Bil­lion­aire bids for BP’s North Sea oil pipe­line

Daily Mail - - City & Finance - by Hugo Dun­can

A BIL­LION­AIRE chem­i­cals ty­coon is plan­ning to buy one of Bri­tain’s most im­por­tant oil pipelines – putting the fu­ture of hun­dreds of jobs in doubt.

Lead­ing in­dus­tri­al­ist Jim Rat­cliffe, founder and chair­man of petro­chem­i­cals gi­ant Ineos, is in talks with oil su­per­ma­jor BP over the pur­chase of the For­ties Pipe­line Sys­tem.

The sys­tem – known as FPS and a cru­cial part of the oil in­fra­struc­ture in the UK North Sea – is wholly owned by BP and can bring ashore 1m bar­rels of crude a day from more than 50 off­shore fields.

But de­clin­ing out­put means it is run­ning well be­low ca­pac­ity and BP is look­ing for a buyer as it seeks to bol­ster its fi­nances fol­low­ing the col­lapse of the oil price in the last three years.

BP and Ineos last night con­firmed to the Mail that they are in dis­cus­sions over a pos­si­ble deal.

Ineos, set up by Rat­cliffe in 1998, reg­is­tered a new com­pany called Ineos FPS only last week.

But the prospect of a sale will fuel fears over the fu­ture of 300 BP staff who cur­rently op­er­ate and sup­port the business.

It marks yet more un­cer­tainty for the North Sea oil and gas in­dus­try fol­low­ing the loss of over 120,000 jobs since 2014 as the price of crude sank from around $115 a bar­rel to $50.

The pro­posed deal could also spark a fresh row be­tween Rat­cliffe, 64, and the unions fol­low­ing his stand- off with work­ers in 2013 that al­most saw him shut his Grange­mouth power plant in Scot­land.

The clash saw Rat­cliffe dubbed ‘Dr No’ by the Unite union be­cause of his stub­born re­fusal to com­pro­mise over work­ers’ pen­sions.

Manch­ester-born Rat­cliffe, a mar­ried fa­ther- of- three who re­cently an­nounced plans to build a new 4x4 ve­hi­cle based on the now de­funct Land Rover De­fender, has also been nick­named ‘JR’ after the Dal­las oil ty­coon and is said to be worth £3.2bn.

The FPS was orig­i­nally built in the 1970s to trans­port oil from the For­ties field in the North Sea to the Grange­mouth re­fin­ery near Ed­in­burgh.

BP sold the For­ties field to Apache in 2003 and the Grange­mouth plant to Ineos in 2005 but it held on to con­trol of the pipe­line sys­tem.

The FPS cur­rently car­ries around 450,000 bar­rels of oil a day – or 40pc of UK pro­duc­tion – from the North Sea to the on­shore ter­mi­nal at Cru­den Bay, north of Aberdeen.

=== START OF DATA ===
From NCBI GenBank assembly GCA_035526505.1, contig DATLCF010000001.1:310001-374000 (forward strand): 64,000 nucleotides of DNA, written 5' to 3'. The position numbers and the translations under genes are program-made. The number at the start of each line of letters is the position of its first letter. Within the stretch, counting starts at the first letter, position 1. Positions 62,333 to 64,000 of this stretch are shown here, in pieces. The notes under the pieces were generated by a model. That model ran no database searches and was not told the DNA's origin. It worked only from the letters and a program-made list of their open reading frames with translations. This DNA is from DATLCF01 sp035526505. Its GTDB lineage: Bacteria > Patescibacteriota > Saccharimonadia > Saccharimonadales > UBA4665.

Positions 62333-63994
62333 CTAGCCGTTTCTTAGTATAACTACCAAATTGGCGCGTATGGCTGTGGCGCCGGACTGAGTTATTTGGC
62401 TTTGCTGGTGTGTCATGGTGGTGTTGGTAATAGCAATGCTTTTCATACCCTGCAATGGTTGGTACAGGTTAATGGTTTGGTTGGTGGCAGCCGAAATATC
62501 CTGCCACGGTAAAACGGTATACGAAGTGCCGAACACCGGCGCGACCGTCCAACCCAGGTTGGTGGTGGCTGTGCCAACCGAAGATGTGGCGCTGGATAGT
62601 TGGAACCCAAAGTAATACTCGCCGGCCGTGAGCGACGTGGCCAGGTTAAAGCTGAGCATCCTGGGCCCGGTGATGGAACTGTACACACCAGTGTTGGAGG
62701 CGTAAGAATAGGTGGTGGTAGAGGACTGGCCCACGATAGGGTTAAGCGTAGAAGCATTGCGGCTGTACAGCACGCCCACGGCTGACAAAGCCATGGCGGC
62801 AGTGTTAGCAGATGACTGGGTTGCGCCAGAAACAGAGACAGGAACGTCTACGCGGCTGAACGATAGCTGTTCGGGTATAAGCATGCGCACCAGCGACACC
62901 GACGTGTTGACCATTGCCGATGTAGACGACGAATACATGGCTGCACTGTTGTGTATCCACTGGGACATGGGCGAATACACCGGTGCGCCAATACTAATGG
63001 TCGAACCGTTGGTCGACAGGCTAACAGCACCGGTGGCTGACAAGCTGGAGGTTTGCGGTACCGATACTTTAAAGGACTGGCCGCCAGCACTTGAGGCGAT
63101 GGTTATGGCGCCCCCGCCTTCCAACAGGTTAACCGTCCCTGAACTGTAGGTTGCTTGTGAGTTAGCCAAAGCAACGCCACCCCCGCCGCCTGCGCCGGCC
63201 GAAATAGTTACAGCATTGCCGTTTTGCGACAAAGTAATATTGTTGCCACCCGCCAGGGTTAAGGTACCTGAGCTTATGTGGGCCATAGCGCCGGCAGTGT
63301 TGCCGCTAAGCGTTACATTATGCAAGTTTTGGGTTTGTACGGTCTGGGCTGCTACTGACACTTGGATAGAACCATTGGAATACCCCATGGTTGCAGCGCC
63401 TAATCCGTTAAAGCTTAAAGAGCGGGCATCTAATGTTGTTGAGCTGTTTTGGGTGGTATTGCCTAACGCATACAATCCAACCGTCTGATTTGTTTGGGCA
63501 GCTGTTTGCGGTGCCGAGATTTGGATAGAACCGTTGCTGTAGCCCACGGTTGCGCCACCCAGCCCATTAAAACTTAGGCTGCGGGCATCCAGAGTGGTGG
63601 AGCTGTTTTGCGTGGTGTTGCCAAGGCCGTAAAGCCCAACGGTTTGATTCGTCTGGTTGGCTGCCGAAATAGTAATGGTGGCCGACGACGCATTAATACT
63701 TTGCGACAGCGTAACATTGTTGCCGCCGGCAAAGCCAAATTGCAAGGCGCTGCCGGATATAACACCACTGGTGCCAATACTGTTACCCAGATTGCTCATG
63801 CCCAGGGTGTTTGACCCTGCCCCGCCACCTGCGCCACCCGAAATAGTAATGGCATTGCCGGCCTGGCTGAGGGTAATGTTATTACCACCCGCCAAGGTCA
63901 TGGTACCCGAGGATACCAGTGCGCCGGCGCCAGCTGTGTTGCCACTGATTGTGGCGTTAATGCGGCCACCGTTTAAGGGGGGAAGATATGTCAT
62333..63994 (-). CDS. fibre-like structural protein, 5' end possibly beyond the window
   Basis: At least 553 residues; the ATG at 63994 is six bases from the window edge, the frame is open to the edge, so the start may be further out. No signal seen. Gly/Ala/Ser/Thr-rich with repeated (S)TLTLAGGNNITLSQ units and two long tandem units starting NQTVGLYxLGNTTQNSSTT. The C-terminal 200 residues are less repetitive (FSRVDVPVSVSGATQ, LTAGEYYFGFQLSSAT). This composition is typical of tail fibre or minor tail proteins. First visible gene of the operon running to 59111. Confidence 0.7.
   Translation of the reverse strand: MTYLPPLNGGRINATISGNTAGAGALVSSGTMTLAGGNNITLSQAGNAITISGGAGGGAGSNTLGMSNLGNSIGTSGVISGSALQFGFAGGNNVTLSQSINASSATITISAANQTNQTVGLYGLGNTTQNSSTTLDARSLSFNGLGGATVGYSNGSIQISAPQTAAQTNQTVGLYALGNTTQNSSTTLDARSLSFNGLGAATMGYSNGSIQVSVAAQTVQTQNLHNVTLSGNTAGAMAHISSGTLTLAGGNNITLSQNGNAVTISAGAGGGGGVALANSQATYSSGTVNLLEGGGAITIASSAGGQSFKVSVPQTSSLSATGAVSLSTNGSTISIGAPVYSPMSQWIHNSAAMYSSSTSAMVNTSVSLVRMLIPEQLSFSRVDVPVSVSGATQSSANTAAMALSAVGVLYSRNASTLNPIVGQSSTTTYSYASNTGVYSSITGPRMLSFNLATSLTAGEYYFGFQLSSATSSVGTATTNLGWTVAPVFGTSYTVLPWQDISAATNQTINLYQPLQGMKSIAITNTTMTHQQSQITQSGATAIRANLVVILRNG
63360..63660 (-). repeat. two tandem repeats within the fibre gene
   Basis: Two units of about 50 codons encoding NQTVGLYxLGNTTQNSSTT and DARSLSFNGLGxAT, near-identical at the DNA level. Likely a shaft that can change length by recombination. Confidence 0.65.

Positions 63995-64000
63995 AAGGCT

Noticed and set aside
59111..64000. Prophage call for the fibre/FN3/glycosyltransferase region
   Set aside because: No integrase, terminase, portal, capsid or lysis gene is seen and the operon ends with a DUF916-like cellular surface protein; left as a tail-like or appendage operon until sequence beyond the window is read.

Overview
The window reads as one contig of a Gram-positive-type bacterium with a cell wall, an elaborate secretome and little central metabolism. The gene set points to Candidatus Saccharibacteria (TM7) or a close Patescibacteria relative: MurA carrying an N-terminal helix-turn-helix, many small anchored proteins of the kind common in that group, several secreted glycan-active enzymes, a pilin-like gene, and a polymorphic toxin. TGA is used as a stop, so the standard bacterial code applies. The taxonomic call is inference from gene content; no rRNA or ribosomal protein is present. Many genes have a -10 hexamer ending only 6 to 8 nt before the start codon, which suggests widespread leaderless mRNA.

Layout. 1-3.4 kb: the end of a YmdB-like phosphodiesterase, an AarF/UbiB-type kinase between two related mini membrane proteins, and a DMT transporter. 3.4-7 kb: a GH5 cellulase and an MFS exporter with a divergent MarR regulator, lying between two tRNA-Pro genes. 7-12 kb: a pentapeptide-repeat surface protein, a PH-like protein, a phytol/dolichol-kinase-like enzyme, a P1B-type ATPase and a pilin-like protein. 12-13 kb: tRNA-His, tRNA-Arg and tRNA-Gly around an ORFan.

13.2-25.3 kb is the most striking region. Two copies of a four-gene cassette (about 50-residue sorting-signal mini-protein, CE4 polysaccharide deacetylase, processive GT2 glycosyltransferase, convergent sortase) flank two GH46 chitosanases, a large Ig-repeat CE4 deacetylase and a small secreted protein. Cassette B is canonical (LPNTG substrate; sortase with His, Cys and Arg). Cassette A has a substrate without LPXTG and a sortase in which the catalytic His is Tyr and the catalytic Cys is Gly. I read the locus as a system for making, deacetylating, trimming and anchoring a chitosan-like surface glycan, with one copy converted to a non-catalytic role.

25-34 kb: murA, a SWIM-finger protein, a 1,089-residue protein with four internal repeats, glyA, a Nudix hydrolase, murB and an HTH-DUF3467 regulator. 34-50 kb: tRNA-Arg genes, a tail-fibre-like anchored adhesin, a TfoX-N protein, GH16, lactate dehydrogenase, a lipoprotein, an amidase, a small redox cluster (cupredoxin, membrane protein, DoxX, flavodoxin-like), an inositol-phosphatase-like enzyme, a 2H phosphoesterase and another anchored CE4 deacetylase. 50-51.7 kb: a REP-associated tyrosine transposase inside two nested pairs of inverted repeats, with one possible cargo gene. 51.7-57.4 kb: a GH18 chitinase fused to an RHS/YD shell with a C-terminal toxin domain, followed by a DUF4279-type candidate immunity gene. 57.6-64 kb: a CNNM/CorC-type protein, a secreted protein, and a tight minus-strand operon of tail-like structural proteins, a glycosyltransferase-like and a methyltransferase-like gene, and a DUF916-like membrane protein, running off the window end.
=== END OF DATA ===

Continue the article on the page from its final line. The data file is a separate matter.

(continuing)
From there, the sys­tem trans­ports the oil around 130 miles south via an on­shore pipe­line to the Kin­neil ter­mi­nal, ad­ja­cent to the Grange­mouth re­fin­ery and chem­i­cal plant.

The oil is pro­cessed and sta­bilised at Kin­neil and then ei­ther ex­ported or sold to Grange­mouth. The oil that flows through the sys­tem is crit­i­cal in set­ting the price of the Brent crude in­ter­na­tional bench­mark.

BP has been try­ing to sell the FPS for some time and pre­vi­ous talks with Ineos are un­der­stood to have col­lapsed amid dis­agree­ments over how to price the as­set.

A BP spokesper­son said: ‘BP can con­firm it is in dis­cus­sions with Ineos re­gard­ing a po­ten­tial sale of the For­ties Pipe­line Sys­tem. We re­main com­mit­ted to com­mu­ni­cat­ing openly with staff and our stake­hold­ers as soon as we are able, and as com­mer­cial con­fi­den­tial­i­ties al­low, if any deal is con­firmed or agreed.’

A spokesman for Ineos, which em­ploys 4,000 staff in the UK, said: ‘We can con­firm we are cur­rently in dis­cus­sions with BP re­gard­ing the po­ten­tial pur­chase of the For­ties Pipe­line Sys­tem. At the mo­ment the con­ver­sa­tions are con­fi­den­tial and the con­ver­sa­tions are on­go­ing.’

As well as its Grange­mouth plant, Ineos has sites in Hamp­shire, County Durham, Cheshire, Hull and Mid­dles­brough.

Rags-to-riches Rat­cliffe moved the firm’s head­quar­ters back to the UK last year, six years after he fell out with for­mer Prime Min­is­ter Gor­don Brown and re­lo­cated to Switzer­land.

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